Allan, Stuart (ed.) (2010). The Routledge Companion to News and Journalism, London: Routledge. 

Calcutt, Andrew and Hammond, Philip (2011). Journalism Studies: A Critical Introduction, London: Routledge.

Fenton, Natalie (2010). New media, old news journalism & democracy in the digital age, London: SAGE.

Hannis, G. INTRO: (2014)  A practical guide to Journalism in NZ. Auckland: Massey Texts.

Hirst, Martin, Sean Phelan and Verica Ruper (eds.) (2012). Scooped: The Politics and Power of Journalism in Aotearoa New Zealand, Auckland: AUT Media.

Johnson, Emma, Giovanni Tiso, Sarah Illingworth and Barnaby Bennett eds. (2016). Don't Dream it's Over: Reimagining Journalism in Aotearoa New Zealand, Wellington: Freerange Press.

Phillips, Angela (2015). Journalism in context: Practice and Theory for the Digital Age, London: Routledge.

Street, John (2011). Mass Media, Politics and Democracy, 2nd ed., London: Palgrave.

Turner, Graeme (2016). Re-inventing the Media, London: Routledge.

Wahl-Joregensen, Karin and Thomas Hanitzsch (2009). The Handbook of Journalism Studies, London: Routledge.

Zeilzer, Barbie and Stuart Allan (2010). Keywords in News and Journalism Studies, Berkshire: Open University Press.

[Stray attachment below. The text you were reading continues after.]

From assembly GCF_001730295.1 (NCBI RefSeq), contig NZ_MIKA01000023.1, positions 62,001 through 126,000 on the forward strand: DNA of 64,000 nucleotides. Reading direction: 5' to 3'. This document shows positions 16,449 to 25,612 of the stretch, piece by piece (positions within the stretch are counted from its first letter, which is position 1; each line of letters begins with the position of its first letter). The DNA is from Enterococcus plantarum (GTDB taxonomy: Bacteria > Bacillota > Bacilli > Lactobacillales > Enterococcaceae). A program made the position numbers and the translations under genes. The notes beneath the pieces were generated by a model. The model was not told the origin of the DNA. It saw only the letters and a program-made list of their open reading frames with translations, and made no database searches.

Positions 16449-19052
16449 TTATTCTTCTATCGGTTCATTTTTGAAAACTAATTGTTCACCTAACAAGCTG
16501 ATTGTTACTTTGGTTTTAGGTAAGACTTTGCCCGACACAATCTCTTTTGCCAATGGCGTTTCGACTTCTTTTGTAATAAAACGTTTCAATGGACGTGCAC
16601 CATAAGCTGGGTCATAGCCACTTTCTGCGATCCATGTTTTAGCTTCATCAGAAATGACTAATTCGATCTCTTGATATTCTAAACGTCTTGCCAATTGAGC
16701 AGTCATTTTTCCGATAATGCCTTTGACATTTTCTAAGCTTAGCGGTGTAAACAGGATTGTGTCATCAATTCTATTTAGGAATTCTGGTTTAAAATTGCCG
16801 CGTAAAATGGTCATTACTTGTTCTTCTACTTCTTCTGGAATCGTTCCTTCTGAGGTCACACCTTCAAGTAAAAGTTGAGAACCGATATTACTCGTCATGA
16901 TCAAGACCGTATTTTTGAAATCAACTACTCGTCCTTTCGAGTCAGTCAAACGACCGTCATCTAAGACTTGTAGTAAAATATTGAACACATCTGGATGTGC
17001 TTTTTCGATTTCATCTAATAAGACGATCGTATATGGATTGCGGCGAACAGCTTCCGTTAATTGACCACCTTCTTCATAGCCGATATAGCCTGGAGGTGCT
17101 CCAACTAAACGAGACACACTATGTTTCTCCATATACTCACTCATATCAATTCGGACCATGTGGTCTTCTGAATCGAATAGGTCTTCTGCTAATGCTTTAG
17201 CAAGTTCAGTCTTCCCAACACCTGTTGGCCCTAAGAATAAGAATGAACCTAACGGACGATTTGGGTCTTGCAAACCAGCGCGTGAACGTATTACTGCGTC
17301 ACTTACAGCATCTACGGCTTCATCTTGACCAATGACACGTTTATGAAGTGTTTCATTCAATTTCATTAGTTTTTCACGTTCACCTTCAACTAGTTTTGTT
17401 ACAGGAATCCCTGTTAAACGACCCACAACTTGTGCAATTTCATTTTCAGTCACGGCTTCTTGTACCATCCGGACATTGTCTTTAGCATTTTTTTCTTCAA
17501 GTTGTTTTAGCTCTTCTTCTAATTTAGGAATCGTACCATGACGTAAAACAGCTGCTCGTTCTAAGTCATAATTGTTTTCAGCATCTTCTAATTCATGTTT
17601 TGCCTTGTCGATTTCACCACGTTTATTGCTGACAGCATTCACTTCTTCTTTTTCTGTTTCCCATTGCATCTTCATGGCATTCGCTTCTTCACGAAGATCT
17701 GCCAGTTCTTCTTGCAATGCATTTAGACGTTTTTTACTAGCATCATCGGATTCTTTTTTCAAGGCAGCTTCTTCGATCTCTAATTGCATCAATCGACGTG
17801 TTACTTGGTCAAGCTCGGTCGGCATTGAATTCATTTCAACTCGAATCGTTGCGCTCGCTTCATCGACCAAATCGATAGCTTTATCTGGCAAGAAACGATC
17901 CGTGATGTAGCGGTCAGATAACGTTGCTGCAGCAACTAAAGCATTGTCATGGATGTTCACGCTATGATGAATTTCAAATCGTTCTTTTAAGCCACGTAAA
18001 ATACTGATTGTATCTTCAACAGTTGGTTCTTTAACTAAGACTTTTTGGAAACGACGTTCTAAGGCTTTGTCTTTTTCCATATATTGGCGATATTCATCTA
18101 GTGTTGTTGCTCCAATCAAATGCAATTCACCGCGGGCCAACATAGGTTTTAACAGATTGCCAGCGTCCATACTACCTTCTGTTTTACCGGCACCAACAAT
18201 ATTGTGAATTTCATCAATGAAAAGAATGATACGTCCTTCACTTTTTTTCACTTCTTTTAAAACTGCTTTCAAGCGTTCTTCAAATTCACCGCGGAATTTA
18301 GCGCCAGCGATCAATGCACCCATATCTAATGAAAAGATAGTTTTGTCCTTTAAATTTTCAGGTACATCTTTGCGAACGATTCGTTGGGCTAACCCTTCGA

Television and Radio

Regular and current discussions about journalism in New Zealand can be heard on:

Mediawatch (National Radio, 101.4 FM, Sundays at 9 am) or podcast at: http://www.radionz.co.nz/national/programmes/mediawatch (Links to an external site.)Links to an external site.

Nine to Noon, with Kathryn Ryan: http://www.radionz.co.nz/national/programmes/ninetonoon/library (Links to an external site.)Links to an external site.

Media Take (Maori Television): http://www.maoritelevision.com/tv/shows/media-take (Links to an external site.)Links to an external site.

 

Online

Public Address: http://publicaddress.net/ (Links to an external site.)Links to an external site.

Scoop: http://www.scoop.co.nz/ (Links to an external site.)Links to an external site.